Another obvious and distressing sign of our times is the high incidence of Gender Based Violence (GBV) – a “crookedness” that needs to be “made straight.”
I looked back at the sermon on this same Sunday in Advent last year, and which was also during the 16 Days of Activism Against Violence Against Women and Children. Revd Sabelo was preaching and this is what he said: [it can still be accessed on YouTube] “Every hour at least two women are killed in South Africa; many of them are assaulted and raped before their death. South Africa is said to have the highest increase rate of Gender Based Violence incidences.”
Statistics on GBV issued recently by the National Police Commissioner, delivered equally unsettling news. Despite further government legislation, public campaigns, the training of police officers in handling of GBV cases, the news is not good at all.
How do we make straight the path?
Making a difference
Gender Based Violence usually starts with attitudes that discriminate against others, and may include the psychological and economic oppression of others. We may not feel we can change the world; but let us make a difference in our families and the family of St Pauls.
During Advent let us commit ourselves to being a community in which all are welcomed and accepted without discrimination, where in all we do we show respect for and appreciation of all, especially women who bear the greater burden of Gender Based Violence.
Let us commit ourselves to be a church that is a safe place, a place in which the integrity and dignity of everyone, men, women and children – is affirmed and safeguarded, where those who are vulnerable feel protected. A church where stories can be shared and listened to without judgement; where healing from abuse can take place.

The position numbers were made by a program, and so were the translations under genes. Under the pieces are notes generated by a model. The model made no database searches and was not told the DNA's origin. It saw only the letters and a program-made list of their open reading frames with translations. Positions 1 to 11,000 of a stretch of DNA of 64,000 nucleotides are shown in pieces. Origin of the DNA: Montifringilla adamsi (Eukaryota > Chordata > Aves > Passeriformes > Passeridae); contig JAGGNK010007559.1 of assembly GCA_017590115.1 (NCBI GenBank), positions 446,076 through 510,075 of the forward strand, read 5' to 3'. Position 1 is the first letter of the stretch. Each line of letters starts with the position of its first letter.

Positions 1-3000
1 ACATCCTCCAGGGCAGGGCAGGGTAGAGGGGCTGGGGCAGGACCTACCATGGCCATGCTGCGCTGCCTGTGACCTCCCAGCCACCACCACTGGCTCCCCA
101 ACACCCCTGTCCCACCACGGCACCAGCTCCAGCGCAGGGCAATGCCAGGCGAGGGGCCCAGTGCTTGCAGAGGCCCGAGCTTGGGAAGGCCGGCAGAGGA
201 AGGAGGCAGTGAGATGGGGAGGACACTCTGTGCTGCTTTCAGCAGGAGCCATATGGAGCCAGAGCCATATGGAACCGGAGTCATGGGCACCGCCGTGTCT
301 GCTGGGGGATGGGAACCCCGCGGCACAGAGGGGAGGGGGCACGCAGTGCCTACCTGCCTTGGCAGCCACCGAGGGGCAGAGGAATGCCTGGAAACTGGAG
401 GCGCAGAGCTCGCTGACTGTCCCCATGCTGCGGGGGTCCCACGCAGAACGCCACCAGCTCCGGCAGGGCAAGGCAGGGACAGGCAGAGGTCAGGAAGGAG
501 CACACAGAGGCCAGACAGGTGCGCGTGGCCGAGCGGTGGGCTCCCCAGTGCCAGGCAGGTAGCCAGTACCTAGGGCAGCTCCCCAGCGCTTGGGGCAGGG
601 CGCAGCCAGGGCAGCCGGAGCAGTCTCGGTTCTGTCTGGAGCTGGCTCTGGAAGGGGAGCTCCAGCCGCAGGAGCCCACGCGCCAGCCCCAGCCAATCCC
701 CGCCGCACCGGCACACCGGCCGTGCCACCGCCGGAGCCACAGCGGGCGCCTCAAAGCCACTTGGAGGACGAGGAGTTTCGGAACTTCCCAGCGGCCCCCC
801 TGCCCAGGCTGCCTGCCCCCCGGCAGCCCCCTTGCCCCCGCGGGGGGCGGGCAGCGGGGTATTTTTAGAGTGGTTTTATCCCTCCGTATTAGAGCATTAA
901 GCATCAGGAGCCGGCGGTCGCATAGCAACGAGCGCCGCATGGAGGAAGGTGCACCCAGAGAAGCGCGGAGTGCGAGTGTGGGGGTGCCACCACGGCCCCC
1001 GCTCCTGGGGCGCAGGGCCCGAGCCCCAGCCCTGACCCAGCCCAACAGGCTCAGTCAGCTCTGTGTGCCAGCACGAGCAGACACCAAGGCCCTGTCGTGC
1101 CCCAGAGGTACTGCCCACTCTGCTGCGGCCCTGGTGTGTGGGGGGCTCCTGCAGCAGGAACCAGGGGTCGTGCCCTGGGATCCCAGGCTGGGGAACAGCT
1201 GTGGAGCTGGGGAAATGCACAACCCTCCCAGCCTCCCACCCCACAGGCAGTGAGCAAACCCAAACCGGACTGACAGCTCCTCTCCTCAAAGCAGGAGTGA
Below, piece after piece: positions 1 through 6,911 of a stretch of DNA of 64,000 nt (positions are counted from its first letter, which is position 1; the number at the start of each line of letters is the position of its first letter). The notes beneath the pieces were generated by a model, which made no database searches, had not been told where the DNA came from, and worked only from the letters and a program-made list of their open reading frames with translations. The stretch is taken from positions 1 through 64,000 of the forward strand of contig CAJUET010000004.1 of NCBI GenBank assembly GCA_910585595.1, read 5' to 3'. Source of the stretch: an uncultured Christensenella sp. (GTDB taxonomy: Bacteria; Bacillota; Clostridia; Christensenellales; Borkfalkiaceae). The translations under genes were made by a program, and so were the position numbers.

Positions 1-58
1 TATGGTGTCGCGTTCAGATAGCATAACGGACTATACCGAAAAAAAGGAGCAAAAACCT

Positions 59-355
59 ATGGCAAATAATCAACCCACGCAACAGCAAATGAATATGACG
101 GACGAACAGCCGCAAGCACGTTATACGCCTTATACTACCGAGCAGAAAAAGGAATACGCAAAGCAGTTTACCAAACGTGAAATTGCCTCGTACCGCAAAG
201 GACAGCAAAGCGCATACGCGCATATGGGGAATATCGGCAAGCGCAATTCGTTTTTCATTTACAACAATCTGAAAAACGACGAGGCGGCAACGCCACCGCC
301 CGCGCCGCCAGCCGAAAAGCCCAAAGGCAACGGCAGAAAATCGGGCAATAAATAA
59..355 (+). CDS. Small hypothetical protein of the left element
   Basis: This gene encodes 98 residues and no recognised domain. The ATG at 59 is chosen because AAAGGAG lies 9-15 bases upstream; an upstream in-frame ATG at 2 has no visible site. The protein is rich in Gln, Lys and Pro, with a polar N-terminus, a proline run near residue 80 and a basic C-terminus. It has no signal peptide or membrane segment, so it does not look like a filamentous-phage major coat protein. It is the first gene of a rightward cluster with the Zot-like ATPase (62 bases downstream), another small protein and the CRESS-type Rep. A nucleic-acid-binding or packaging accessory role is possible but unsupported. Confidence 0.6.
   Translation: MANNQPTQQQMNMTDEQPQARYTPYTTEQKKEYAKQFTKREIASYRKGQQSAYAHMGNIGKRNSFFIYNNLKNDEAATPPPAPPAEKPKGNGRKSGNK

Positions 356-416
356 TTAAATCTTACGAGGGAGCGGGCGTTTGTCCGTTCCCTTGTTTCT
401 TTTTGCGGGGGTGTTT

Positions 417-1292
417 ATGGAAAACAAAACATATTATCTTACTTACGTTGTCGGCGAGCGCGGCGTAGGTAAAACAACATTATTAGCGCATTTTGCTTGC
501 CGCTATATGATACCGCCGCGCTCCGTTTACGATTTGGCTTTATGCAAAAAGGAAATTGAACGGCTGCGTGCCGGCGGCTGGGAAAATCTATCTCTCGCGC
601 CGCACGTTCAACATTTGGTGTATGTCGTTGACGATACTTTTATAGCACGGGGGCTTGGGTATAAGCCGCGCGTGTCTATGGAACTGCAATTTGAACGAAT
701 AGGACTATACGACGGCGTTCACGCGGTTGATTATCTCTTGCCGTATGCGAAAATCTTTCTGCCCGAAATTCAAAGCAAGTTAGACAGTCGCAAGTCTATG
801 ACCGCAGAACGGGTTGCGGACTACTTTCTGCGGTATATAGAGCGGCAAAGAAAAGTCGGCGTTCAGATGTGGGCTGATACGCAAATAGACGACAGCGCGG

Let us become a church in which in our worship of God– our hymns, our prayers – the words, images and symbols used, make us all feel included. A church that celebrates, that is creative, that incorporates fully the feminine, the gifts that women alone can bring to our worship and community life.
Let us work together to make this a reality, that we may become a visible sign of the coming of God’s kingdom or reign among us.
Advent is described as both a time of preparation and waiting. We wait, but we wait actively, we wait with longing, prepared to challenge, stand up and be counted. We wait with active preparation for change, looking for the signs of the One we are waiting for, for the signs of the dawning of the light of love, of respectful and mutually up building relationships.
Like the prophets before him, John the Baptist stood up for those who were wronged; he believed in God’s promises of the fullness of life for all even when things seemed hopeless; he called people back to the straight and narrow path. Let us do the same, this Advent season and beyond.
During this difficult time of the global pandemic, you are invited to make a contribution to the ministry and mission of our church by making a donation to the following account: Account Name: St Paul’s Church Account Number: 50854628623 Bank: First National Bank (FNB) Branch Code: 221426